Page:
Rerolled: September 8, 2022 | #STDW
Prisoners and advocacy groups call on the Bureau of Prisons to clean up its act, Colombia's new president has some words for the US, and more.
San Francisco Effectively Decriminalizes Natural Psychedelics. The city's Boad of Supervisors voted unanimously Tuesday night to approve a resolution that effectively decriminalizes natural psychedelics. The resolution includes the "full spectrum of plants, fungi, and natural materials that can inspire personal and spiritual well-being," and includes ayahuasca, DMT, ibogaine, mescaline, psilocybin. The resolution also allows for the "planting, cultivating, purchasing, transporting, distributing, engaging in practices with" those substances and provides no limits on quantities that may be possessed. The resolution effectively decriminalizes these substances by designating them the lowest law enforcement priority, but they remain illegal under state and federal law. San Francisco now joins Arcata, Oakland, and Santa Cruz among California cities that have embraced such measures. A dozen other citizens around the country have, too.
Incarcerated People and Advocacy Organizations Urge Reform of US Bureau of Prisons. In a letter Tuesday to federal Bureau of Prisons Director Colette Peters, current and former federal prisoners and an array of sentencing, drug policy, and other advocacy groups called on her to "bring the Bureau into compliance with federal law and to lead the Bureau toward a more humane future grounded in transparency and accountability." The letter cited a number of issues and concerns, including unsafe and inhumane prisons, the need for the Bureau to use its power to seek compassionate release, the need for the Bureau to comply with the First Step Act (there are chronic delays in releasing people who qualify), and the pervasiveness of abuse, corruption, and misconduct. In addition to individual signers, the letter was endorsed by the ACLU, Citizens United for the Rehabilitation of Errants (CURE), the Drug Policy Alliance, Fair and Just Prosecution, Federal Public and Community Defenders, the National Association of Criminal Defense Lawyers, National Council of Churches, and the Sentencing Project, which organized the campaign.
Colombian President Warns US Drug War Has Failed, Change Must Come. President Gustavo Petro warned the US on Wednesday the he believes the US-led war on drugs in his country is a failure and called for substantial changes in drug policy. The statement came after he met with the commander of the United States Southern Command, General Laura Richardson. "We were now talking at length with General Laura Richardson … about the failure of the anti-drug policy. I think it should be called without fear: the policy that (Richard) Nixon had in the time It was called the War on Drugs, has failed here," said Petro from the presidential palace. "It is our duty before the United States, but also before the world, to not only say this, but to propose alternatives that will not kill more than a million Latin Americans."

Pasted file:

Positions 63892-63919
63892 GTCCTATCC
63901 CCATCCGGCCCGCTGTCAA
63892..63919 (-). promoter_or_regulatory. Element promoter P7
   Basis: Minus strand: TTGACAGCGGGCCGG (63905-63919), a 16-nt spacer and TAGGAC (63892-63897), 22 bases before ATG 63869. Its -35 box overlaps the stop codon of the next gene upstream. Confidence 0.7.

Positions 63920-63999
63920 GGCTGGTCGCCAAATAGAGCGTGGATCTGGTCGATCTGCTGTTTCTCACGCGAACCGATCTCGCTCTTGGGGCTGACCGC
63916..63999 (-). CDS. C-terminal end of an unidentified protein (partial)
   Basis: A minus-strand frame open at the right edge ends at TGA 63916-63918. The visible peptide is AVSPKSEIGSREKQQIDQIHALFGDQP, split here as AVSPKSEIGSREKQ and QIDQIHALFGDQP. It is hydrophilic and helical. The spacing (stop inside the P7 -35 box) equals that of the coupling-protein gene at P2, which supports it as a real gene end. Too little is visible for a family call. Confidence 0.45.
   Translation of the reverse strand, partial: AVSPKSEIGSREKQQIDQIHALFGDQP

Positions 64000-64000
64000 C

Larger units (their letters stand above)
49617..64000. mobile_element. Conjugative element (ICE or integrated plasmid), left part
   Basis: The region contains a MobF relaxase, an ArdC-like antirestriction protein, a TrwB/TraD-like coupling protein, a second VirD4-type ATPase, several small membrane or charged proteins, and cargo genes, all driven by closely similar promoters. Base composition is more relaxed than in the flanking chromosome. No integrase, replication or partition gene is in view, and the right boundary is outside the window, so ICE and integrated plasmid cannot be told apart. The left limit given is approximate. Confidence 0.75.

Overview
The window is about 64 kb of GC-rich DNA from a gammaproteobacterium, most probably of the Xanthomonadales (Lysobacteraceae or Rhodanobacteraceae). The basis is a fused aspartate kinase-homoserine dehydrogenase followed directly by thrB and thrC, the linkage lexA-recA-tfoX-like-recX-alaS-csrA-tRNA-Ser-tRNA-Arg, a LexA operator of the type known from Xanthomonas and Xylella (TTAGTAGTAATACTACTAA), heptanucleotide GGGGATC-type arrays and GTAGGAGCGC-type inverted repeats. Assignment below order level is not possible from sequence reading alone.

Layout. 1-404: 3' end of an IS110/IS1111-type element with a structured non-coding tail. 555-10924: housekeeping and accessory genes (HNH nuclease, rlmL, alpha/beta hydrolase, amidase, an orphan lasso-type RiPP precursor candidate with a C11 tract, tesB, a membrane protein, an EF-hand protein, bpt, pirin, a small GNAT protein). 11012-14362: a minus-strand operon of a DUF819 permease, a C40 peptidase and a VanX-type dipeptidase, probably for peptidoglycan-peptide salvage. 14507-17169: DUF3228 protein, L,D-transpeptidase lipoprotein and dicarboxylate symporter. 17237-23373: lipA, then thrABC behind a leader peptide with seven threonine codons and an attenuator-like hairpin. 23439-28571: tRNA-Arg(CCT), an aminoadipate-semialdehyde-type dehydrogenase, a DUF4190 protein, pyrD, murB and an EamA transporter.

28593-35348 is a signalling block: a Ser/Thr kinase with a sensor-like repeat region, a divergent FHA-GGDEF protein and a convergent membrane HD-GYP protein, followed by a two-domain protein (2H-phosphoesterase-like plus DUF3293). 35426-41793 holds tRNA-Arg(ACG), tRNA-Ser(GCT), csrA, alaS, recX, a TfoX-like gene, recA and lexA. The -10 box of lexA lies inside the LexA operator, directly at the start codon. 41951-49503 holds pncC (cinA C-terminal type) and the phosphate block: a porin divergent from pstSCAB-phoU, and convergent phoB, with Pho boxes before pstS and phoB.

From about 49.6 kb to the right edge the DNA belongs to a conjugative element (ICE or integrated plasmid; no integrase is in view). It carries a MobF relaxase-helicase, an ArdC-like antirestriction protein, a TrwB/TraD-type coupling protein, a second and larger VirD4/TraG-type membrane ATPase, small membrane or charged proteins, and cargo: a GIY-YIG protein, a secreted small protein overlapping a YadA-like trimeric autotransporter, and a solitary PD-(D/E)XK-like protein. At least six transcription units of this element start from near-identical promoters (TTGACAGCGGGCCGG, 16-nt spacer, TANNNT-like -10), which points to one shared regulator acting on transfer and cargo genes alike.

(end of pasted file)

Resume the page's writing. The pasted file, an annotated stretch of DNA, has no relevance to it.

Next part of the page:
Colombia is the world's largest coca and cocaine producer, and Petro said that his own country is "the biggest culprit" because rural poverty makes drug cultivation and trafficking an attractive livelihood. Petro has moved to restrict the aerial spraying of herbicides and limited the resort to forced eradication of coca crops, promoting voluntary crop substitution instead. He is also proposing changes in the extradition treaty between Colombia and the US to allow those who cooperate with Colombia to avoid extradition to the US.
United Kingdom Blocks Bermuda from Legalizing Marijuana. In a rare move, the UK's Governor for Bermuda, who, as the queen's representative typically provides pro forma assent to the Bermudan government's actions, has intervened to block marijuana legalization in the British Overseas Territory. Even as incoming British Prime Minister Liz Truss was vowing to "stand up for freedom and democracy around the world," her government was directing the governor to block the marijuana legalization bill. "I have now received an instruction, issued to me on Her Majesty’s behalf, not to Assent to the Bill as drafted," the governor said. "The Secretary of State for Foreign, Commonwealth and Development Affairs concluded that the Bill, as currently drafted, is not consistent with obligations held by the UK and Bermuda"under international anti-drugs conventions dating back to 1961. Liz Truss was foreign secretary until Tuesday when she became prime minister. In a statement, the Bermudian government said the move was "disappointing, but not surprising, given the confines of our constitutional relationship with the UK government and their archaic interpretation of the narcotic conventions. The Bermudian government said it would continue to move forward on marijuana legalization, which could put the country on a collision course with the UK. "The people of Bermuda have democratically expressed their desire for a regulated cannabis licensing regime, following the strong endorsement at the ballot box and an extensive public consultation process. The Government of Bermuda intends to continue to advance this initiative, within the full scope of its constitutional powers, in keeping with our 2020 general election platform commitment." Bermudian Premier David Burt has not commented on this move, but warned earlier that: "If Her Majesty’s representative in Bermuda does not give assent to something that has been passed lawfully and legally under this local government, this will destroy the relationship we had with the United Kingdom."